Following up on Yuan Post
I am following up on the Yuan post because Anne is raising several good points and also some new information for me.
First, my primary concern as I stated in comments is not a raise in the value of the dollar against the Euro. Another 10-20% change in the terms of trade will not do a lot to the US economy because the Eurozone is reasonably self-sufficient (60%+ of their trade is internal trade) and we import and export reasonably similiar goods to each other. My primary concern with China is that the 3.3% drop in dollar valuation that it seems that the Central Bank is considering would be the start of a policy change where the Chinese Central Bank realizes that it is too expensive to hold onto the dollar peg even as a stronger yuan/weaker dollar will cost the Chinese economy significant jobs and the risk of significant political instability.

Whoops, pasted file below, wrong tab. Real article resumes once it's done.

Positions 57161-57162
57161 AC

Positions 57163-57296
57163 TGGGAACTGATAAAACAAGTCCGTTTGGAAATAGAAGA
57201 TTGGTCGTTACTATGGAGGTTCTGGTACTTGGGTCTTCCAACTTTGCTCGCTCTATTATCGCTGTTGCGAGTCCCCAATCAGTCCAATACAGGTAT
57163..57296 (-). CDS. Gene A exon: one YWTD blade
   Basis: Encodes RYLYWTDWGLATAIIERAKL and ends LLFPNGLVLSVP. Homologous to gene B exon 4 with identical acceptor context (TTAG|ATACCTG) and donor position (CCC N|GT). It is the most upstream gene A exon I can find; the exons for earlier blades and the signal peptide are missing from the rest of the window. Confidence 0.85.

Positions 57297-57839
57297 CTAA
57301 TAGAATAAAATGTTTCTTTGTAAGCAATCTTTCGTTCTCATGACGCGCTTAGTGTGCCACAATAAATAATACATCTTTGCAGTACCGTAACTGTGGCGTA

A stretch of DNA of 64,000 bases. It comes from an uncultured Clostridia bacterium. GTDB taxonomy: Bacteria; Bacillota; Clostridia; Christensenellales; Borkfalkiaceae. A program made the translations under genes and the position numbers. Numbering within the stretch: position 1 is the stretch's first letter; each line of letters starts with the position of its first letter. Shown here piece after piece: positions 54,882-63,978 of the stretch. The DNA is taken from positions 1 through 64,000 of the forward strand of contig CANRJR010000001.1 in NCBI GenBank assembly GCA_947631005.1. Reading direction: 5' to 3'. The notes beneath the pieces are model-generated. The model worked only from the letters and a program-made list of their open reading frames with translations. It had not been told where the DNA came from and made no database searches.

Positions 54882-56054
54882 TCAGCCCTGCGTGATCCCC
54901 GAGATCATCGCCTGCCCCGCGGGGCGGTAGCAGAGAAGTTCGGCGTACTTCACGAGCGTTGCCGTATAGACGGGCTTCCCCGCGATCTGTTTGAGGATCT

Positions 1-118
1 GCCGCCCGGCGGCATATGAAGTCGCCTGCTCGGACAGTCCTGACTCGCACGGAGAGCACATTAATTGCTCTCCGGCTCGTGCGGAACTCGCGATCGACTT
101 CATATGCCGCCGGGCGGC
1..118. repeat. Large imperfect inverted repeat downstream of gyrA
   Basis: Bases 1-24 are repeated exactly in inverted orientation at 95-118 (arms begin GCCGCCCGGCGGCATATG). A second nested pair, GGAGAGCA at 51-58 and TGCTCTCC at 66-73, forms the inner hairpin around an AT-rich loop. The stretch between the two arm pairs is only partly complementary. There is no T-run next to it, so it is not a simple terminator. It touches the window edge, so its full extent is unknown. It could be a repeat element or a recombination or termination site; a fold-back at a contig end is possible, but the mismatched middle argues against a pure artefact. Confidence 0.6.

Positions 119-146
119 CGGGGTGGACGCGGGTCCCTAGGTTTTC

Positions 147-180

Now Teddy at It’s Still the Economy, Stupid and a real economist instead of me who plays one on the blogs, has some of these same concerns. He is concerned that the Chinese banks are massively overrun with bad loans but to fix this problem the Chinese have to first pop a real estate bubble and then liquidate their dollar assets in order to gain flexibility and working capital. They have to do this at some time or another, but the real question is the timing. I am speculating that the yuan needs to appreciate relatively quickly, while others such as Garber are arguing that the integration of the Chinese labor force into the world labor market will allow for a neo-Bretton Woods fixed exchange rate system to exist for a generation.
Crossposted at Fester’s Place